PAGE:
Nobel Prize winner Ernest Rutherford once said, "all science is either physics or stamp collecting." (Ironically, Rutherford won his Nobel in chemistry, not physics). Physicists may not be the most modest people out there, but if there's one thing they are good at, it's coming up with names for their ideas. Here are some of the best-named physics stuff out there, and what it means.
Imagine a surface with condensation on it, like a sealed water bottle. At first, the condensation is in the form of lots of tiny water droplets. But if you leave that bottle of water for a while, without disturbing it, you'll notice that all those tiny droplets start to get bigger and bigger. You're observing what physicists call Ostwald Ripening.
The basic premise is that larger droplets are more "energetically favorable" than smaller ones. That's because particles on the surface of a droplet are less stable than those in its middle, and small droplets have a larger proportion of their molecules on the surface than large particles do. To become more stable, the little ones wind up clumping together, forming bigger droplets. So if you leave that water bottle long enough, you can watch those tiny droplets combine and get bigger and bigger.
Even if you've never taken the time to stare at droplets on a water glass, you've experienced Ostwald Ripening if you've ever left ice cream in the fridge too long. That crunchy, icy clump that used to be delicious Rocky Road has experienced Ostwald Ripening. The crystals within the ice cream move from small to large, eventually creating those icky icy clusters.
In the field of fluid mechanics, physicists look at the flow of fluids through space and the patterns they make. One of the more beautiful patterns they study are the swirling set of eddies and whirlpools that things like boats leave behind in their wake. As the boat moves through the water, it slices the fluid in half. As the water reunites behind the boat, it creates a pattern of alternating vortices known as the Von Karman vortex street.
The phenomenon is important to all kinds of questions. Tall buildings, chimneys and submarine periscopes, for example, all have to deal with the wind that whips around them. As the wind comes around and then circles back, the force can cause those structures to vibrate forcefully. Some structures, such as antennas and periscopes, have fins to cut the wind and prevent the eddies on either side from meeting.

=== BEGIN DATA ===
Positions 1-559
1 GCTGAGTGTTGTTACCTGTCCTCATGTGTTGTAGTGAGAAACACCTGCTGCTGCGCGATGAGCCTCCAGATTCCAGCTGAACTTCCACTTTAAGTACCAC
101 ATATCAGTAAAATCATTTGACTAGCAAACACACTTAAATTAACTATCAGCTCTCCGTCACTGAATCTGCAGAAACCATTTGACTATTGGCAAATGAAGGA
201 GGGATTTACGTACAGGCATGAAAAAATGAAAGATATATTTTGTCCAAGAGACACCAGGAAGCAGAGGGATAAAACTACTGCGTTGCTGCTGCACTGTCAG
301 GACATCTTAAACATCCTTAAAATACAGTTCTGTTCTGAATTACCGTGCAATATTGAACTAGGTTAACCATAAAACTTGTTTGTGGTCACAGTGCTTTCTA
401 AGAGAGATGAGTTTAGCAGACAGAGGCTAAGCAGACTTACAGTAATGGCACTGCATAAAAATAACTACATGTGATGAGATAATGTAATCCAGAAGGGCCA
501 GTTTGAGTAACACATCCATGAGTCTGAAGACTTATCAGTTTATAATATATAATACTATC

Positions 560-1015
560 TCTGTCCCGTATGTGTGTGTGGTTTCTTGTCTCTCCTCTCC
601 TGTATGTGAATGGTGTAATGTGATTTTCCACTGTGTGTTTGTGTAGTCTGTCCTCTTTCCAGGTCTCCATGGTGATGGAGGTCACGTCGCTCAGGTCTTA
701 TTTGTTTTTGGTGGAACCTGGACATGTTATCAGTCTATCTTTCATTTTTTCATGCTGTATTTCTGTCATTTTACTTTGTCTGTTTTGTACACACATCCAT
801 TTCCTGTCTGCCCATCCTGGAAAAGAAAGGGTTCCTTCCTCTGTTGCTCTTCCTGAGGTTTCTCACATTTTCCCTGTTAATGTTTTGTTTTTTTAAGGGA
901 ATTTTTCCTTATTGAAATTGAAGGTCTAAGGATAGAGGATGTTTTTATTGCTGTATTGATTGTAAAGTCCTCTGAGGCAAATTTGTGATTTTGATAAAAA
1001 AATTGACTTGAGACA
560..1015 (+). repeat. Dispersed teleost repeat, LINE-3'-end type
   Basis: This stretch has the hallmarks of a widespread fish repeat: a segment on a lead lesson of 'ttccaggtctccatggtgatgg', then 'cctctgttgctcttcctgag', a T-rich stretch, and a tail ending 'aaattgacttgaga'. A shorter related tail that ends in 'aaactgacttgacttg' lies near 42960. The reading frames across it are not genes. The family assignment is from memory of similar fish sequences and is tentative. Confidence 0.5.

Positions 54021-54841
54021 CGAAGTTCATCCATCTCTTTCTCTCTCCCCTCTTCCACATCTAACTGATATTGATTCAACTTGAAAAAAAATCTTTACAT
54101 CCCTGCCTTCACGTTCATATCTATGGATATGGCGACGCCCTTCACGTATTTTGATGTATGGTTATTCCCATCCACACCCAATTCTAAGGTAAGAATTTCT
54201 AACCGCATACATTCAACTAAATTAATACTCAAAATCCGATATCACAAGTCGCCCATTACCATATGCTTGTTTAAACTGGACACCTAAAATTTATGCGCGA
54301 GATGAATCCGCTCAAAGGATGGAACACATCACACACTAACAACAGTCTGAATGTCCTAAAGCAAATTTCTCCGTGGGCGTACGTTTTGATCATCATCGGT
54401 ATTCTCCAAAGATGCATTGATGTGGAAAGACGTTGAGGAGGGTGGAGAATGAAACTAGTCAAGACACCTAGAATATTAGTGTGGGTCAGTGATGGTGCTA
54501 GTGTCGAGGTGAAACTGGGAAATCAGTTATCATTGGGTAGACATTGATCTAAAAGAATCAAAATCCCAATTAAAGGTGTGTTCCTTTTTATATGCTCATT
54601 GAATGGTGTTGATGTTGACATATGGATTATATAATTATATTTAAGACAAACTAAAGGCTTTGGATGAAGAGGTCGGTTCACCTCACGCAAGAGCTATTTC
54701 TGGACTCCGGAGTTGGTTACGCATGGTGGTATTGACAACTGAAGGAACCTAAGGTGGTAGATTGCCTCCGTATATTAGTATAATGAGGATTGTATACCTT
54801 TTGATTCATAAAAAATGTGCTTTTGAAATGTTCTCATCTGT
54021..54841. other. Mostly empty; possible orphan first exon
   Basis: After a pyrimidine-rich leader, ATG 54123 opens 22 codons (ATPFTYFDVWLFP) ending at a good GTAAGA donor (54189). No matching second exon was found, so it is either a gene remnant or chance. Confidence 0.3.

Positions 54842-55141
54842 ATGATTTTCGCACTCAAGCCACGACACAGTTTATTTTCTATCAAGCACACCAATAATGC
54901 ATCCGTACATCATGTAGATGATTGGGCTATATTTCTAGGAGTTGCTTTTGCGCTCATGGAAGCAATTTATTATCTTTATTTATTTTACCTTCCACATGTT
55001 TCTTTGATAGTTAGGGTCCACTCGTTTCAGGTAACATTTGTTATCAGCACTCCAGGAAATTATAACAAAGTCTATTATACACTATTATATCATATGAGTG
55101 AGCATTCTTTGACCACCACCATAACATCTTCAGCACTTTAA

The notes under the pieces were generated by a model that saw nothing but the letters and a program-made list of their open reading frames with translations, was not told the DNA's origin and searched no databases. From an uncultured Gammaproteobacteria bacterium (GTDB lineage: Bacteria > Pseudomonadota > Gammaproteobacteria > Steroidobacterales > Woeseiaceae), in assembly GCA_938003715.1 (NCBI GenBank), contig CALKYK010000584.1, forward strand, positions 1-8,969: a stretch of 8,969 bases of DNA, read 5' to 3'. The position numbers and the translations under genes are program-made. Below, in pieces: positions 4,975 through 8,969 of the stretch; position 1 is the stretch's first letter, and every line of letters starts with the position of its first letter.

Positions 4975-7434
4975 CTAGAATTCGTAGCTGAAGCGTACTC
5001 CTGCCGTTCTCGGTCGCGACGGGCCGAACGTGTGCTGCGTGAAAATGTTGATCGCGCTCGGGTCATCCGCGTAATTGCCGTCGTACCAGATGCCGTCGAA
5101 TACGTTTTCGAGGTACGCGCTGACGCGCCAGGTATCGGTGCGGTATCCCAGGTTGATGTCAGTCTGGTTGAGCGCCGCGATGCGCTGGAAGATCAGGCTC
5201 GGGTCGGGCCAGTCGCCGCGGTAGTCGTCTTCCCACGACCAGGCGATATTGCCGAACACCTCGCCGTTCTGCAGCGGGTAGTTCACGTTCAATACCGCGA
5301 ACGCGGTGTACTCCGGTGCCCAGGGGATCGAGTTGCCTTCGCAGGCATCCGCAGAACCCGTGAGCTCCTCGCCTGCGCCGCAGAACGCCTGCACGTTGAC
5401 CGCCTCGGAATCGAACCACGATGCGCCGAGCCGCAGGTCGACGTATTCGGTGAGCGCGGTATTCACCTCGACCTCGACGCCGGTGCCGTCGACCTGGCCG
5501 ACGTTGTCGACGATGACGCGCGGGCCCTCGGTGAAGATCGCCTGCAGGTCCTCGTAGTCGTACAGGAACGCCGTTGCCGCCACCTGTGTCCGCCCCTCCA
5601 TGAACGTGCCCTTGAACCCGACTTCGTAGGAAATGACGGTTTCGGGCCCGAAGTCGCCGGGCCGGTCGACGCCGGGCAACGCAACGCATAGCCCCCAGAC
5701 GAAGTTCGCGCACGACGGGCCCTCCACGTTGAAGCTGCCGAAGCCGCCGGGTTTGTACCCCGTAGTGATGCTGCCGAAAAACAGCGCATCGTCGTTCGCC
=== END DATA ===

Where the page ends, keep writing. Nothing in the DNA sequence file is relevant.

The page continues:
And it's not just big things that have to deal with the vortex street. As insects beat their wings, they create tiny vortices in the air. But rather than accepting the drag that a vortex can create, the insects turn their wings just a little before their up stroke, so that their wings lift upward along with that swirling current of air.
Want to send messages into the past? No problem, just pull out your tachyonic antitelephone. The idea for sending messages back in time using physics, at least really started in 1907, when Albert Einstein thought about sending faster than light signals into the past. But Einstein didn't call this a tachyonic antitelephone; it was Gregory Benford who first coined the phrase in 1970. It's one of many such paradoxes, which Benford summarized the like this:
Suppose Alice and Bob enter into the following agreement: Alice will send Bob a message at three o'clock if and only if she does not receive one from him at one o'clock. Upon receiving a message from Alice at two o'clock, Bob immediately sends a message back in time to reach Alice at one o'clock. But the second exchange of messages will take place if, and only if, the first exchange does not take place.
The tachyonic antitelephone requires something called "tachyon particles" which don't even exist in theory, let alone in practice.
Have you ever tried to comb a coconut? Any physicist would tell you not to. But what they're really talking about is topology.
If you have a ball covered in hairs that are all the same length, there's no way to comb them to all lie nice and flat on the surface of the ball. Think of a tennis ball, of a head of hair. If you try to comb them all nicely, you wind up with a cowlick somewhere and you always wind up with a little bald spot where you start brushing.
This has application to a lot of things, from cyclones to computer graphics. Nanotech engineers used the theorem to create tiny balls of gold hair that would stick to one another. And because wind is like a bunch of hairs sweeping the planet, there will always be one spot on Earth where the air is totally still that bald spot where you started brushing.
This one refers to a theorem that is, literally, enormous. Also known as the classification of the finite simple groups, the enormous theorem took more than 100 mathematicians, hundreds of journal articles and 15,000 pages to prove, making it the largest mathematical proof ever.
What those mathematicians laid out in that gigantic theorem is that every finite simple group of numbers belongs to one of four categories: cyclic, alternating, simple group of Lie type, or sporadic. Research into these four groups started all the way back in 1832, and wasn't finished until 2004. There are probably only a few mathematicians in the world who understand the proof in full, and it's even unclear what math might gain from its completion. Aside from a world record, that is.